If you look closely in the photo you’ll see that there are several different fencing systems in these weaning paddocks. The piglets rotate through them starting at the most physically fenced hog panel section. Next they learn about electricity with a physical barrier behind it. Later they get exposure to netting and then gradually less and less electric fence. Notice how there are a lot of step-in posts – this gives a good visual for them to learn from. Out on the bigger pastures where they are born they might never run into a fence when their nursing with their mother. This setup makes sure that they’re trained to all our fencing types by the time they graduate to the large pastures.
These weaning paddocks have been rotated through four times so far this year. After the pigs have been through a paddock this intensely it looks brown but there is still a lot of root mass which quickly sends up new shoots. They’ve flipped the top layer after grazing off the forages. As soon as the pigs are gone that springs up with new growth. I find that the pigs can eat up to 80% of the root mass and the paddock will still come back well. This is very intensive managed rotational grazing, more intensive than we do out in the main fields.
If you wanted to change the forage mix in a paddock the time to seed is a couple of days before moving out the livestock. This way they trample the seed into the soil and the seeds don’t sprout until after the animals move on.
Bens & Shoat Pigs in South Weaning Paddock
With faster rotation the forages will come back faster but don’t let that tempt you to put the next round of animals on too soon. I like to have animals off the paddock for a minimum of three weeks, preferably a month as that breaks parasite life cycles as well as giving the forages time to come back. Managed rotational grazing should be done based mainly on graze down (how quickly to move out) and forage regrowth after the life cycle break has been achieved (how long to wait before moving in).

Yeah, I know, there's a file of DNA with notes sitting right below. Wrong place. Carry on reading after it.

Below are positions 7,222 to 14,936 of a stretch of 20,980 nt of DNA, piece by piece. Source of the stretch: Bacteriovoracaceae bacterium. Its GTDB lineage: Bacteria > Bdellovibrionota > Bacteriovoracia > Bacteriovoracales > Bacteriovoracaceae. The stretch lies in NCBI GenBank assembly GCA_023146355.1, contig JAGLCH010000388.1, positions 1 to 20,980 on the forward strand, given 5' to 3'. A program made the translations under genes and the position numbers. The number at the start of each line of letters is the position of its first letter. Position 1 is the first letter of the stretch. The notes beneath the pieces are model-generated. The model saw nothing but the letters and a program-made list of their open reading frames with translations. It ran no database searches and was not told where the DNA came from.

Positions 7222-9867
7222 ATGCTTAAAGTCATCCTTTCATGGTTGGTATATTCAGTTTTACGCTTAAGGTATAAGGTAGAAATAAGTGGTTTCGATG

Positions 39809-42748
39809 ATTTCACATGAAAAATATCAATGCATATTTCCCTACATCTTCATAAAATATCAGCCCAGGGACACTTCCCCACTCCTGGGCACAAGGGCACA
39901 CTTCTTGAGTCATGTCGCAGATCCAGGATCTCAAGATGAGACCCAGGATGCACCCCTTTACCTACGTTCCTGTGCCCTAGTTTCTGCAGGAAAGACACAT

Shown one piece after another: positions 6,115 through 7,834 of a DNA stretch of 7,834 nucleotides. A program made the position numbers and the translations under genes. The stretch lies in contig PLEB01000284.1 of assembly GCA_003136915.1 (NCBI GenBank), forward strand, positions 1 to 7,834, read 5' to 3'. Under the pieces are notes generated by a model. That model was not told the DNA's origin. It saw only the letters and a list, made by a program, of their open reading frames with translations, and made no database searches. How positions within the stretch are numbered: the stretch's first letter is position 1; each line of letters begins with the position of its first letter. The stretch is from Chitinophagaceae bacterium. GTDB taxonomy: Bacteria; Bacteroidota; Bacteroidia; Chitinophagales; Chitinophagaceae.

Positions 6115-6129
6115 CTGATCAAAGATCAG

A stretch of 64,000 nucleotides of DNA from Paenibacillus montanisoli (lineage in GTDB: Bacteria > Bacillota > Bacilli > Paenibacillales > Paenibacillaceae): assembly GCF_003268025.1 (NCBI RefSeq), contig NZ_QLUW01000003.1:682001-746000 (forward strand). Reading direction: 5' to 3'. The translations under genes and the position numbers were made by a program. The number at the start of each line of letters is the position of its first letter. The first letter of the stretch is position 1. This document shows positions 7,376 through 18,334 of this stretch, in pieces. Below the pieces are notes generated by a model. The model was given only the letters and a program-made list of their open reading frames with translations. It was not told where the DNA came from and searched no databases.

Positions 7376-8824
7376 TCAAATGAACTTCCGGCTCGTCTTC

You might notice the tall sunflowers between the paddocks. I was experimenting with growing sunflowers right in with the piglets. If the sunflowers get a good start then they coexist quite nicely with the piglets, providing shade. These ones are Mammoth sunflowers. They were about 9′ tall when I took the photo and taller now. For comparison, Ben’s closing in on 6′.
The weaning paddocks also have shade from trees and a bit of forest uphill as well as water that runs through them in a series of barrel troughs from the brick spring up on Sugar Mountain. That is what the white and blue objects are further up the paddocks. The water flows from one to the next continuously and then out to the main herd through the south fields so they always have fresh mountain spring water.
Also see the Pig Page and follow the links to articles on rotational grazing and feeds. Also see One day of Rotational Grazing and How Much Land Per Pig. Another view in the paddock. And some regrowth as well as weaning info in Weaners Weaning Wee Wee Wee and Cohort Size and another photo of the weaning paddocks in Lard vs Bacon Pigs.